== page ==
We’ve all been in that place, but the uncertainty can mean the beginning of an important transformation.

The days start innocently enough. We wake up, a bit sleepier then usual, and we don’t really want to get out of bed. Wouldn’t it be nice if today were a Saturday or Sunday? And yet, at least for me, the last three weekends were filled with important work deadlines that couldn’t possibly wait.

Then it comes, the day we come to hate. The day of doubt and fear.

I had a few of those days recently and it’s been rough, with headaches and backaches. I don’t want to check my phone as I don’t want anyone to want anything from me. Don’t ask me to do anything for you. Today I am not at the top of my game. Today I have nothing to give. Please someone come rescue me from my own negative thoughts of doubt and fear.

What if my project fails? What if I can’t do it? What if (your words go here). You see you and I we are not so different. Both of us get to this place of doubt with regular frequency. This is where we are slammed head first in the wall and it’s not moving. We must find a way around this obstacle but nothing seems to present itself. We may even try a few half-hearted attempts or call a friend for moral support, but still the wall stands like the unsinkable Molly Brown. This situation screams defeat.

That’s me today. I suck, this sucks, I can’t make anything work. It’s too difficult and while I love The Women’s Code and what stands behind it and what it does – this is proving to be the challenge of a lifetime. How can I put in one tagline what the code does? It transforms lives. It’s a transformational success system. It’s a system for women who want more but don’t know where to start. It’s for women who know something is not right and they want something else but they don’t how to find it.

Here goes my helicopter brain again taking off, circling around the same problems over and over again and frustrated that I can’t find a solution. Finally, I surrender. I can’t figure this out. I declare defeat. Or not?

When I speak to my live audiences or in my courses, I call this the tunnel analogy. You are in Europe, you drive into the tunnel. You know it’s a tunnel, you know you need to drive through it to get out the other side to get to your destination. There may be several tunnels, some of them quite long. You mapped out the route and you are okay with it until you get into that first really long tunnel. Very quickly you realize that you are right underneath a huge mountain in a tiny little tunnel. You think about accidents that have happened before in these tunnels and how much you hate closed spaces. It gets a little eerie. You can’t really turn around and even if you could, would it be better to turn around and go backward or is it faster just to keep going forward. Eventually you surrender and trust the path – you keep on driving.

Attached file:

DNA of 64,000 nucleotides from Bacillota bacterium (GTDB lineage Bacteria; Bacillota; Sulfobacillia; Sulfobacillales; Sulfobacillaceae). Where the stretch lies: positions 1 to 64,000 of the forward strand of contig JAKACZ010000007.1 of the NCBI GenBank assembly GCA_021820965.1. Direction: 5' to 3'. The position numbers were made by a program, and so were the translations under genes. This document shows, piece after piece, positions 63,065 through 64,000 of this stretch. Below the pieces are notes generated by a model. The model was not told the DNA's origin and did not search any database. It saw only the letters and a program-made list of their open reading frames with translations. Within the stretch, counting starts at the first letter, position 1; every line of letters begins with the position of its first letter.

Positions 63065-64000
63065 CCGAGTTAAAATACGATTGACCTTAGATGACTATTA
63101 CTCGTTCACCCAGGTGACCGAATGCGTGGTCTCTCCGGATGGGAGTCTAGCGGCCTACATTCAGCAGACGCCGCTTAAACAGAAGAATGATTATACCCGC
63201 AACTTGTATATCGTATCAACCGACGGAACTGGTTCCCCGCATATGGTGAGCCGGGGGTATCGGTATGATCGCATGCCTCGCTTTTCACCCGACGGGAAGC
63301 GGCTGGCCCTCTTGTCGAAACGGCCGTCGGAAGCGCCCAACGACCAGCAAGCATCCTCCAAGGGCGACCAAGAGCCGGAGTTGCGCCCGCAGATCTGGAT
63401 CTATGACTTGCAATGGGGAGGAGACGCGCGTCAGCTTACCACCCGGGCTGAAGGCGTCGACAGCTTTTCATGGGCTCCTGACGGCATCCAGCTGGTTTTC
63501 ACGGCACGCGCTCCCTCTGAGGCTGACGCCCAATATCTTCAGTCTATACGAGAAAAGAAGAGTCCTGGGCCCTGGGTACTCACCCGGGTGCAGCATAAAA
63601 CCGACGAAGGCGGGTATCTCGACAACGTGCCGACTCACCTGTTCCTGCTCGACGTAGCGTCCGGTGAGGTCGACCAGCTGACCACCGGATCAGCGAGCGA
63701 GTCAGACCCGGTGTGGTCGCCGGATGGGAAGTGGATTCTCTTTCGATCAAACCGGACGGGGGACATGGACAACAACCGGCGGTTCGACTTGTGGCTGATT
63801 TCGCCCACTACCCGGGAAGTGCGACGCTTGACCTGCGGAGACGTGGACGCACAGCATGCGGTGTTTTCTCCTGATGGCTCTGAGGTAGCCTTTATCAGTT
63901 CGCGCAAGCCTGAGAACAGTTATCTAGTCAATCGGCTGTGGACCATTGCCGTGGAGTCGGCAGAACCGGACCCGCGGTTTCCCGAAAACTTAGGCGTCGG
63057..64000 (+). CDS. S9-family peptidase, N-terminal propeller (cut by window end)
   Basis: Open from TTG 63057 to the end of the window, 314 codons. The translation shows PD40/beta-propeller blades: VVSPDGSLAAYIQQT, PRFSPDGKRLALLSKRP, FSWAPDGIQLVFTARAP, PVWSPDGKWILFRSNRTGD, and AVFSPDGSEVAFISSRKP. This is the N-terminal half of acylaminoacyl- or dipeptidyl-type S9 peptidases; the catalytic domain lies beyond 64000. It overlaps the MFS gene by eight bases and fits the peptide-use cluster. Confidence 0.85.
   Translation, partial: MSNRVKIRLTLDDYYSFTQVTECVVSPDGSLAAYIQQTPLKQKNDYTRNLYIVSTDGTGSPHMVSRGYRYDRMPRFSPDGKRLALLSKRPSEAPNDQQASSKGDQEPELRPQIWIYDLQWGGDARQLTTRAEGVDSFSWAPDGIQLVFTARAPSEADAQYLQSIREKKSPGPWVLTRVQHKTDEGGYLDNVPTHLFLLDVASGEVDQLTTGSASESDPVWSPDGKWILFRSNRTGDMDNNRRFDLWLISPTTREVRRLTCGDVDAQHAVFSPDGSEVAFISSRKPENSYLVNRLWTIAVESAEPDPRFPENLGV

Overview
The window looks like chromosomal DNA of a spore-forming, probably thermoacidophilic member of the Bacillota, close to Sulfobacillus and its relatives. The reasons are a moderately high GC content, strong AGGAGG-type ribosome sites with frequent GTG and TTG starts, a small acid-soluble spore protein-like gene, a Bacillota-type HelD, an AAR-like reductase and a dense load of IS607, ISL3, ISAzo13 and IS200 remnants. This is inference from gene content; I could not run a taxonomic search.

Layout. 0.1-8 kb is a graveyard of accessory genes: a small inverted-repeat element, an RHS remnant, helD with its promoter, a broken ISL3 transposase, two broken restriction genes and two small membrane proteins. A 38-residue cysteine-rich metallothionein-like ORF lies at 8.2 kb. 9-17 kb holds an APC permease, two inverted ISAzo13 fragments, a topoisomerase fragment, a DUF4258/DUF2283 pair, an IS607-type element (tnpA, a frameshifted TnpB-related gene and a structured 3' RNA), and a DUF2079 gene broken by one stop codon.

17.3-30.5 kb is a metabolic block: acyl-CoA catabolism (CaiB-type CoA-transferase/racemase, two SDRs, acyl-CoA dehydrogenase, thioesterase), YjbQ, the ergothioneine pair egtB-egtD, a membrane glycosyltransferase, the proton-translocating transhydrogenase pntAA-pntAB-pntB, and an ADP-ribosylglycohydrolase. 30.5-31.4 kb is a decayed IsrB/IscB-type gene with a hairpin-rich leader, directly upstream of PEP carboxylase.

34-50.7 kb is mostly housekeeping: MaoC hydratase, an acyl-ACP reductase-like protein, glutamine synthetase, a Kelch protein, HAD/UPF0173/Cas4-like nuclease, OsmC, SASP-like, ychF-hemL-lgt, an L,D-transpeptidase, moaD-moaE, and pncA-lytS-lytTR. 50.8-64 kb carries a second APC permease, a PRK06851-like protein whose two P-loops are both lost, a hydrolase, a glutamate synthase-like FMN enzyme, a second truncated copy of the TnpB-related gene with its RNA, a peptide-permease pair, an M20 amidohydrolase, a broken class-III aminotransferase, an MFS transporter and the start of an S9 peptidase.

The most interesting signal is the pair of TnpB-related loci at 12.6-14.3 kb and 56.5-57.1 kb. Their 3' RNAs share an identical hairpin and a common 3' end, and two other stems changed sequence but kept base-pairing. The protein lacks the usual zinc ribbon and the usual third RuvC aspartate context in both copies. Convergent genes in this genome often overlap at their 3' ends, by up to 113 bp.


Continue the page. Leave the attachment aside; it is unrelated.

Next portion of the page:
When we go into a tunnel it’s easy to become disoriented. We forget that it is temporary and there is another side. We only see the small, enclosed space and it’s definitely not where we want to be.

This is the time when transformation can happen. That nagging voice inside that tells us we are not enough and probably never will be, that voice we thought we had put in its place is back and louder than ever. It’s vying for our attention. In my case I revert to what I know best, which is to roll up my sleeves and fight. Push through, push harder like I always have.

But sometimes that doesn’t work either. Because this may be a true transformation and we may be required to change. That means that we can’t go back to the old ways, but there will be a new way. Often one that hasn’t revealed itself yet because we are being called to trust the path. How easy would it be to do that if we a) knew what that path was, b) we were in control of mapping it out and c) could make it happen much faster.

When this happens remember that true change and transformation means that our old ways will not work any longer. While we are in the void we have no choice but to trust. In moments like this it’s wise to enlist your support network. Call everyone who believes in you; tell them how they can best support you. Sometimes it is as easy as asking someone just to listen so that you can vent. Or in The Women’s Code we use the phrases: I see you, I believe in you, I support you.

Remember this is just happening now, not forever. The harder the situation is, the more profound your transformation will be and that is what you wanted to begin with, isn’t it?

As for me, I enlisted my friend Ali who reminded me to stop creating disaster scenarios in my head (because I do like to do that), and to get back into my heart. She said it’s okay to be vulnerable and not have all the answers. What do you think? Is it safe to show your softer, vulnerable side or do you try to put on a good face even when you are not feeling it? I’d love to hear your thoughts on this.

Author's Bio: 

Beate Chelette is a respected career coach, consummate entrepreneur and founder of The Women’s Code, a unique guide to personal and career success that offers a new code of conduct for today’s business, private and digital world. Determined to build a community of women helping each other, after selling one of her companies, BeateWorks, to Bill Gates in 2006 for millions of dollars, Beate created The Women’s Code to share with women everywhere her strategies for success.